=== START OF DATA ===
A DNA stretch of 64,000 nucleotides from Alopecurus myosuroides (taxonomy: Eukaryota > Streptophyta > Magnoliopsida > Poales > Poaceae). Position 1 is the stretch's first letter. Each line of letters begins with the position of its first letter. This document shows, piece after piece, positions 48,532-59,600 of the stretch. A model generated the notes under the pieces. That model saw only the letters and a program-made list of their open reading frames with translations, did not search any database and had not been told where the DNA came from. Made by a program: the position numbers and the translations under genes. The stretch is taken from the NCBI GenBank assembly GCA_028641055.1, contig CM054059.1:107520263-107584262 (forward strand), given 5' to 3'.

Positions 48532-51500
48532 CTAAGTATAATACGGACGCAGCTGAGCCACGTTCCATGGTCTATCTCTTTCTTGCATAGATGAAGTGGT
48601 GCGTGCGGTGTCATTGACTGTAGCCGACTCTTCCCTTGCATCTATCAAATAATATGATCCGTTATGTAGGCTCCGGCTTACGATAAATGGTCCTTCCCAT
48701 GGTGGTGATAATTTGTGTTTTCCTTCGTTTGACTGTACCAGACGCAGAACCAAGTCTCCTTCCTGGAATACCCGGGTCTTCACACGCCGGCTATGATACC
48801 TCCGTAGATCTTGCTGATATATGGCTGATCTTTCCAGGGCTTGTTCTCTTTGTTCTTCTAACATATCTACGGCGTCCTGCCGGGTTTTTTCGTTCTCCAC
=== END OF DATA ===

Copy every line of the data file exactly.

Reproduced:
A DNA stretch of 64,000 nucleotides from Alopecurus myosuroides (taxonomy: Eukaryota > Streptophyta > Magnoliopsida > Poales > Poaceae). Position 1 is the stretch's first letter. Each line of letters begins with the position of its first letter. This document shows, piece after piece, positions 48,532-59,600 of the stretch. A model generated the notes under the pieces. That model saw only the letters and a program-made list of their open reading frames with translations, did not search any database and had not been told where the DNA came from. Made by a program: the position numbers and the translations under genes. The stretch is taken from the NCBI GenBank assembly GCA_028641055.1, contig CM054059.1:107520263-107584262 (forward strand), given 5' to 3'.

Positions 48532-51500
48532 CTAAGTATAATACGGACGCAGCTGAGCCACGTTCCATGGTCTATCTCTTTCTTGCATAGATGAAGTGGT
48601 GCGTGCGGTGTCATTGACTGTAGCCGACTCTTCCCTTGCATCTATCAAATAATATGATCCGTTATGTAGGCTCCGGCTTACGATAAATGGTCCTTCCCAT
48701 GGTGGTGATAATTTGTGTTTTCCTTCGTTTGACTGTACCAGACGCAGAACCAAGTCTCCTTCCTGGAATACCCGGGTCTTCACACGCCGGCTATGATACC
48801 TCCGTAGATCTTGCTGATATATGGCTGATCTTTCCAGGGCTTGTTCTCTTTGTTCTTCTAACATATCTACGGCGTCCTGCCGGGTTTTTTCGTTCTCCAC